I am 78 years old.
One of my friends, a neighbour, a bit older than me, was just put into “care,” not COVID-19 related. She’s terrified … not of substandard care, she (and her family) can afford first-rate care; she’s afraid of the implications of being in “care.” Broadly, it means she is being shunted aside; she’s useless; suddenly unable to be productive and contribute ~ just weeks ago she was, even at age 80, a “productive” member of society ~ unable, she’s been told, even to care for herself. She’ll be warehoused … in safety and comfort, I think. In the current situation, during a global pandemic, she worries about the focus of her “care.”
The lessons, all across Canada, of long term care facilities, will not be easily forgotten, even if we do not learn all the right lessons. Already old battle-lines are being reformed to protect special interests,* to protect everyone except those for whom the “care” is being provided.
But fixing long term care is just one of many things that will fall out of the coronavirus pandemic experience.
Think about climate change. It is intuitively obvious that reduced personal transportation has cut carbon emissions, but the pandemic gave a new lease on life to single-use plastics ~ sorry Prime Minister Trudeau and Environment Minister Wilkinson, but force majeure and all that. Will people use public transit or will they return to the privacy and relative safety of their cars?
Will we see …
… THIS ↑, which governments want, or THIS ↑ which seems, to me, to be the public’s reaction?
I see evidence that cities ~ Ottawa, at least ~ want to reduce road use and increase pedestrian space … can that last? If people abandon crowded buses and trains and want to drive their own cars again, climate change be damned, then they need the roads for cars, not restaurant patios.
And, is this the future of dining in a restaurant?
There will be a lot of changes, some gradual, some sudden as Canada and the world reopens. Some of the safe assumptions of 2019 will not survive to 2021.
All that to get to my point: Justin Trudeau is Irrelevant.
We are all accustomed to seeing politics as a sort of pyramid:
That is the conventional view. It is, certainly, how the Laurentian Elites and the CBC and The Star and NewsTalkRadio see it.
But as we decide how to cope with the results of the pandemic it is also upside down.
The right way to see things ~ using my home, here in downtown Ottawa as an example ~ is that right at the top, the most important level, is the web of community organizations and often small, local, independent business that make my day-to-day existence work. Just below them in importance is Catherine McKenny, my local (Somerset Ward) City Councilor and her colleagues in town and city councils all across Canada. Nearly equal in importance to her is Jim Watson, Ottawa’s ineffectual but popular mayor, and the people ~ the police, fire department, public transit, water and sewage, street maintenance, and, and, and ~ who kept our city working and who make decisions to e.g. allow sidewalk patios to expand and make roads less ‘car-friendly.’ Right up there with him are Premier Doug Ford and his ministers and officials who are, to some extent, ruling by decree in this pandemic. Less visible, but still vital, is my local Member of the Provincial Parliament, Joel Harden. They, of course, are backed up by legions of officials in those all-important provincial departments like health and transportation. Whose at the bottom of the list? Who doesn’t do anything that really matters? Why, it’s my local Member of Parliament, Catherine McKenna and her boss, Canadian Prime Minister Justin Trudeau. It’s not that they didn’t have some important work to do … they did, and they failed, for example, to close our borders in a timely manner (as Australia did, thereby saving thousands of lives) but now, in the recovery phase, they are essentially irrelevant. But, hey, they march in gay pride parades so who cares if a few thousand Canadians died because they dithered? We need to turn the old, conventional pyramid upside down and understand that, except for a few vital things like the currency, foreign and trade policies, national defence and our criminal code, the national government doesn’t do much that really matters. The really important orders of government are much closer to us: just down the street at City Hall and, for many, not too far away at the provincial legislature. Ottawa doesn’t do much and shouldn’t occupy too much of our attention. Our provincial and municipal governments are much more important … but, for some reason, less “newsworthy.”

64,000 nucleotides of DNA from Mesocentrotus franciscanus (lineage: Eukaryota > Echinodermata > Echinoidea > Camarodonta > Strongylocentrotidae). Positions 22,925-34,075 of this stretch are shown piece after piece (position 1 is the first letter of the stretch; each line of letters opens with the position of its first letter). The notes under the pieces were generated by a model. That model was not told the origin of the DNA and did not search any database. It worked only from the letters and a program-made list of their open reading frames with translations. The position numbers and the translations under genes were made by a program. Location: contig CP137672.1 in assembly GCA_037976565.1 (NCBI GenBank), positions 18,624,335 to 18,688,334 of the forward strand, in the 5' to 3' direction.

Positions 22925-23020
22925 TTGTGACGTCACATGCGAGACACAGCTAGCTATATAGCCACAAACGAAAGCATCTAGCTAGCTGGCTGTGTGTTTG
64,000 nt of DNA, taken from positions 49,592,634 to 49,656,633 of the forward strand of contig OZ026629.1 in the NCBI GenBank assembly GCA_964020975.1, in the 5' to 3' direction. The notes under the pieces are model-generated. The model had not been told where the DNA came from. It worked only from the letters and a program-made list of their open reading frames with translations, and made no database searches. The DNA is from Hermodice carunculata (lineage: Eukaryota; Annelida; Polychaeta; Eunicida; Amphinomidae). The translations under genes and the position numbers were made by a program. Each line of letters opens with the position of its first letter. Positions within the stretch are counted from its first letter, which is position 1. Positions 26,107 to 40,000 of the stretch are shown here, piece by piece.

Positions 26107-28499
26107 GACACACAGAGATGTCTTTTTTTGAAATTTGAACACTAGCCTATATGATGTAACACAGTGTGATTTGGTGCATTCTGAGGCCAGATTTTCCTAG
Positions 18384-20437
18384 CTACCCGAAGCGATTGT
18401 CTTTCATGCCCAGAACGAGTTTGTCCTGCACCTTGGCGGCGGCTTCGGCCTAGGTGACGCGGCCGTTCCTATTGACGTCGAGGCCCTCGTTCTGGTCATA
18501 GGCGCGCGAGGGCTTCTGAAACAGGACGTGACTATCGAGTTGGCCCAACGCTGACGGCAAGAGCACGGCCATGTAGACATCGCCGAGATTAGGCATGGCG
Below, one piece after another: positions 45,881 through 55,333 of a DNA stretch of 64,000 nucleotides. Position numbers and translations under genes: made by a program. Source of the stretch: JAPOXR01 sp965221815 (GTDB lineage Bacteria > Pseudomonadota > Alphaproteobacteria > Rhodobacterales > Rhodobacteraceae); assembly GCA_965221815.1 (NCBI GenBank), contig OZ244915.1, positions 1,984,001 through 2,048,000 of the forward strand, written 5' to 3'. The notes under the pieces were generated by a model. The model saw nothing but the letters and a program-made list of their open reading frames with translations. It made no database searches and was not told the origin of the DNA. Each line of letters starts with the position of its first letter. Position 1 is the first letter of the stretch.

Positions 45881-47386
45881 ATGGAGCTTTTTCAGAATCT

As we look to rebuild our society, from the ground up, after this global pandemic we need to focus our political attention where it really matters: on our local and provincial representatives and, to some degree, ignore the lightweights in Ottawa.
* For the record, I suspect that Doris Grinspun, the Chief Executive Officer of the Registered Nurses’ Association of Ontario, is probably correct. We probably don’t need an expensive commission to tell us what’s needed to provide better ~ at least adequate ~ “care.” More staff: mainly more nurses and some more cleaners and support workers to help the nurses. But we also know that means higher costs and we know that costs are what caused this crisis. People can only afford so much, the government can only pay so much without raising taxes, again, nursing home operators are corporations with a fiduciary duty to their shareholders, they are not charities … perhaps they should be.